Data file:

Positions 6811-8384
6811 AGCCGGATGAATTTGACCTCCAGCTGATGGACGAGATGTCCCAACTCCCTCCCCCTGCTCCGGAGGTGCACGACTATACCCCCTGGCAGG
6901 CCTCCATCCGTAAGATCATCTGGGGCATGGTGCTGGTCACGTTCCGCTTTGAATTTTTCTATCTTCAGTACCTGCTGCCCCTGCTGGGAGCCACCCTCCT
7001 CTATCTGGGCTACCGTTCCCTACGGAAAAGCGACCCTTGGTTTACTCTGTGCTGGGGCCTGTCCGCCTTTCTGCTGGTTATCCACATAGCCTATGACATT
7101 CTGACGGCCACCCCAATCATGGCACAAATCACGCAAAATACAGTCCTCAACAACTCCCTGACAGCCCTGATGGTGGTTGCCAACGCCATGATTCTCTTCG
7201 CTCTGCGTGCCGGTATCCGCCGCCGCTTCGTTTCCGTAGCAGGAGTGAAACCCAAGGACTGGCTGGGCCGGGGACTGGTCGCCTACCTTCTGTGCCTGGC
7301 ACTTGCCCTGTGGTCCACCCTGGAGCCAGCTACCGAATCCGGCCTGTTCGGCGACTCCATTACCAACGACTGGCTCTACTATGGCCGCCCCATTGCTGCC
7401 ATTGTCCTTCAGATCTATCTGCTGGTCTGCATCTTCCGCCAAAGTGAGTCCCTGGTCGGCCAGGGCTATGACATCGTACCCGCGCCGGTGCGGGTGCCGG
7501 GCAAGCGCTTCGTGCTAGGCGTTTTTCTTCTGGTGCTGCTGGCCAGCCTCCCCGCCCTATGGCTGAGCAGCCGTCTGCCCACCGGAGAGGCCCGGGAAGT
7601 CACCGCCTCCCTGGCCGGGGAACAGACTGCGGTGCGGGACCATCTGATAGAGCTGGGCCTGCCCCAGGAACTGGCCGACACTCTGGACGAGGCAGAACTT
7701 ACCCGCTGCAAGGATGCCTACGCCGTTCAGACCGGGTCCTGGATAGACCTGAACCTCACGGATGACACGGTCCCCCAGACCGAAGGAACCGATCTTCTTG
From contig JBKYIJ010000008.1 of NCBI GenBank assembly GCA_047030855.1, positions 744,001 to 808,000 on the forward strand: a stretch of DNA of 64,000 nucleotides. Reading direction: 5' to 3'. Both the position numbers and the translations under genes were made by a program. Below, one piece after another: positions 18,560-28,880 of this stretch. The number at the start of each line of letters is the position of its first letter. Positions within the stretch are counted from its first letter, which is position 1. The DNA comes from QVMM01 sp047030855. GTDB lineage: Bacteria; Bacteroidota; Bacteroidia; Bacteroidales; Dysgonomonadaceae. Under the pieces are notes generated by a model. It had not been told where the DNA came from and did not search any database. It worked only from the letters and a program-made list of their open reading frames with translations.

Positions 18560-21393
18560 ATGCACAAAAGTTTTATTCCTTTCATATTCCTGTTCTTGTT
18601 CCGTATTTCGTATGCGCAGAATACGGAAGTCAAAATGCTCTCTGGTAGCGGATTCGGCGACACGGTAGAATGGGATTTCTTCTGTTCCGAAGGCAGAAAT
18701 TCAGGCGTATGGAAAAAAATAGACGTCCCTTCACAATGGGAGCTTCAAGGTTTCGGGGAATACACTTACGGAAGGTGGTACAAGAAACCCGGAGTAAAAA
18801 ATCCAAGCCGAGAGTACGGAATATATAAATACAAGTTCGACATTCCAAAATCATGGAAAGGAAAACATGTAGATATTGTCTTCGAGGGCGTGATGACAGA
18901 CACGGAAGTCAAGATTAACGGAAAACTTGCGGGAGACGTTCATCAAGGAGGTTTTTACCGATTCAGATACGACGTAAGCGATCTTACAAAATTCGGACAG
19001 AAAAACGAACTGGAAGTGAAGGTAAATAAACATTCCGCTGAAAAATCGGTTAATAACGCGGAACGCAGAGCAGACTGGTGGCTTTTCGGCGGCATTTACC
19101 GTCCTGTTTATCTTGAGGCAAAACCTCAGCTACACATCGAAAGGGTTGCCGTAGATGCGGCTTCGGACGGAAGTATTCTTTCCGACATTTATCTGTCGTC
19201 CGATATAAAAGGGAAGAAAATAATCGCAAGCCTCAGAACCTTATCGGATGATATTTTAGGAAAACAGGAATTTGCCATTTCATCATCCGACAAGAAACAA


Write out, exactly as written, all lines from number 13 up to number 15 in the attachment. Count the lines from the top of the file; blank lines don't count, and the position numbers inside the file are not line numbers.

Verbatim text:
Positions 18560-21393
18560 ATGCACAAAAGTTTTATTCCTTTCATATTCCTGTTCTTGTT
18601 CCGTATTTCGTATGCGCAGAATACGGAAGTCAAAATGCTCTCTGGTAGCGGATTCGGCGACACGGTAGAATGGGATTTCTTCTGTTCCGAAGGCAGAAAT